“Estrogen replacement may help counteract the rapid drop in estrogen that accompanies childbirth, which may ease the signs and symptoms of postpartum depression in some women. Research on the effectiveness of hormone therapy for postpartum depression is limited, however. As with antidepressants, weigh the potential risks and benefits of hormone therapy with your doctor.” [Emphasis added]

This is in marked contrast to genuinely biologically-induced depression.  It has been known for more than 100 years, for instance, that hypothyroidism, even at low levels, can lead to depression/psychosis in some people.  Treatment consists of thyroid replacement, and the depression/psychosis usually abates readily.

Antidepressant drugs are routinely given to women with postpartum depression, even though it has long been established that their average efficacy in the short-term is no better than placebo.

It is also well established that the use of antidepressants increases markedly the risk of recurrent episodes of depression in the long-term.

There is also a growing body of evidence which suggests that the use of some antidepressants increases the risk of suicide and serious aggression, including murders.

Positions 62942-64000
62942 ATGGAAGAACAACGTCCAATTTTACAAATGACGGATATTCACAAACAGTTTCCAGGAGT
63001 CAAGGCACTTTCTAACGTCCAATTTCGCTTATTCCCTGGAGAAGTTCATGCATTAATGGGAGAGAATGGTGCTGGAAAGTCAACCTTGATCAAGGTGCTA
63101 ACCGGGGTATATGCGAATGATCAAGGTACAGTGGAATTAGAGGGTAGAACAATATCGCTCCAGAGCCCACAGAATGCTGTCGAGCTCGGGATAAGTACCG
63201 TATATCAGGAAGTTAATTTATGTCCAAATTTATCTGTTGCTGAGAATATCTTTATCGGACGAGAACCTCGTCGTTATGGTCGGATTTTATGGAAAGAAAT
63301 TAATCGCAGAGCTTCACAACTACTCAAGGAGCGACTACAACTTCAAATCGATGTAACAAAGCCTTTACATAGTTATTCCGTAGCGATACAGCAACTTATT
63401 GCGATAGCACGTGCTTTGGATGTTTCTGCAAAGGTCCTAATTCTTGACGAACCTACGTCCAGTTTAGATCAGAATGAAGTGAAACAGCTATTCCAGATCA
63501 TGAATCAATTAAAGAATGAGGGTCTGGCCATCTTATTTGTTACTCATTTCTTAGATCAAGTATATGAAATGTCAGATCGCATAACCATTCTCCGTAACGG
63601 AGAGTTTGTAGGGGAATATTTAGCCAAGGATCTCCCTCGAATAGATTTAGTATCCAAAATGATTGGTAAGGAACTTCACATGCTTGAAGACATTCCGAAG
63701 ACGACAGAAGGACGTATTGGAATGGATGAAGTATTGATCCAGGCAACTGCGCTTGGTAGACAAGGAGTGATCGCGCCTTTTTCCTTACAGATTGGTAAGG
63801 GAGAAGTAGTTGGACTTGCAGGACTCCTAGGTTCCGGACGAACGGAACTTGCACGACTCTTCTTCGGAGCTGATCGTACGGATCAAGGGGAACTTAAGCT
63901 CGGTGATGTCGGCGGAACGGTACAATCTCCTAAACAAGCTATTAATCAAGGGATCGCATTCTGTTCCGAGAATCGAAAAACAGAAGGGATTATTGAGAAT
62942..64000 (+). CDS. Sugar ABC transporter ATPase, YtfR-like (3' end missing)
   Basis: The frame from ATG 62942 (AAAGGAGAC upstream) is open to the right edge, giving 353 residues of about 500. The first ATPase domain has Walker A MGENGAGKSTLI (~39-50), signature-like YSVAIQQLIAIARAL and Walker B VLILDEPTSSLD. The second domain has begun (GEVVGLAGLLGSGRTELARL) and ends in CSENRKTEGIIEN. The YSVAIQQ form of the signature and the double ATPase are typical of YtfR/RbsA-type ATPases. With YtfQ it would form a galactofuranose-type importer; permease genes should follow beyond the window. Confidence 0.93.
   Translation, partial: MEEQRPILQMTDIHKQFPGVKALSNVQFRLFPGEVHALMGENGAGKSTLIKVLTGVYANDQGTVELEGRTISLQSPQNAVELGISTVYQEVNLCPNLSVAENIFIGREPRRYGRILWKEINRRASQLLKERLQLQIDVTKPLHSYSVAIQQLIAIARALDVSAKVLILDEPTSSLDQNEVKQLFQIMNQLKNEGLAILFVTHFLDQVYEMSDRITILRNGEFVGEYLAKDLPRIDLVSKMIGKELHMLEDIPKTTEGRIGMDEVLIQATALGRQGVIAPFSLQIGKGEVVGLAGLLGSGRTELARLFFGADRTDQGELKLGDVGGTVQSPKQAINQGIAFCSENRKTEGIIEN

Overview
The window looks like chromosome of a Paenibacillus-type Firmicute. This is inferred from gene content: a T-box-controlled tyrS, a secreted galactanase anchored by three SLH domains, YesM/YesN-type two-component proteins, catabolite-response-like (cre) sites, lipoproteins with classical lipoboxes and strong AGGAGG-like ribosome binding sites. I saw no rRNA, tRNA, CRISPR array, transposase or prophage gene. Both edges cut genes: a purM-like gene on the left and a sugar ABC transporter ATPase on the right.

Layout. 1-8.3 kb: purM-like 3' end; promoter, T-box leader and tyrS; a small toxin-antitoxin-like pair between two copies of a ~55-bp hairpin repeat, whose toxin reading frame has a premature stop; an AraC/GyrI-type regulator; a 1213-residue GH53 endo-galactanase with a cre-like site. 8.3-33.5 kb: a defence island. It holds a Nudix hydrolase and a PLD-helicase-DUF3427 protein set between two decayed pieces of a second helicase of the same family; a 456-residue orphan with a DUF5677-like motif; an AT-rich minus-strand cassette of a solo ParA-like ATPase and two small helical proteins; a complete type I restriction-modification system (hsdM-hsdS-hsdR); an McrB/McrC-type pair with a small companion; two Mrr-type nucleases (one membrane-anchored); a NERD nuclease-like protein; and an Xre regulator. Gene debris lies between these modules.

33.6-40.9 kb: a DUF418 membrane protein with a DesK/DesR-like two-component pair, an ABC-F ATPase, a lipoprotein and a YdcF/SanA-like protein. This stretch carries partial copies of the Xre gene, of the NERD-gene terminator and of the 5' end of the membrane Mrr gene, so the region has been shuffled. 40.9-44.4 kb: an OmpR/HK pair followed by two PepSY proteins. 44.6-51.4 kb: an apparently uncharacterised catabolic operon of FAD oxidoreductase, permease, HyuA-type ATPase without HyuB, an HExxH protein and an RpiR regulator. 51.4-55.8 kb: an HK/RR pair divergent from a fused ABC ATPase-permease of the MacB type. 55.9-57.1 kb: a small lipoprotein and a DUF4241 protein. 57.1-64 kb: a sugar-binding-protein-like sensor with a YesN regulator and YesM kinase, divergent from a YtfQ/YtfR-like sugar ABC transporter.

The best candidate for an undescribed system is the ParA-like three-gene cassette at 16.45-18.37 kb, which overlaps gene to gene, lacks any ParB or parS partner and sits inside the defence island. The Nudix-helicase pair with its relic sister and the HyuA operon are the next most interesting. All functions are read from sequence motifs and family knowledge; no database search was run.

PREVALENCE

The point prevalence rate for depression in the postpartum period is not significantly different from similarly-aged women generally (Gaynes, BN, et al, Perinatal Depression: Prevalence, Screening Accuracy, and Screening Outcomes.)  In other words – and again, contrary to popular belief – the postpartum period is not marked by a significant increase in depressive episodes.  So even if there is some, as yet unconfirmed, hormone-induced depression, it clearly is not sufficiently prevalent to noticeably swell the ranks of postpartum women with depression.  In this context it is also worth noting that screening tests that are used for postpartum depression are the exact same tests used to screen for non-postpartum depression.  There is no special test for postpartum depression.  In this regard “postpartum depression” is a misleading term and would be more accurately called depression in the postpartum period.

SEVERITY

Much of the criticism directed at my earlier post charged me with minimizing the severity of postpartum depression.  In fact, I had made no mention of severity.  There is a widespread misconception that if one says that depression is not an illness, one is saying either that depression isn’t real, or that it isn’t severe.  That neither of these positions is true should hardly need saying, but let me clarify my position.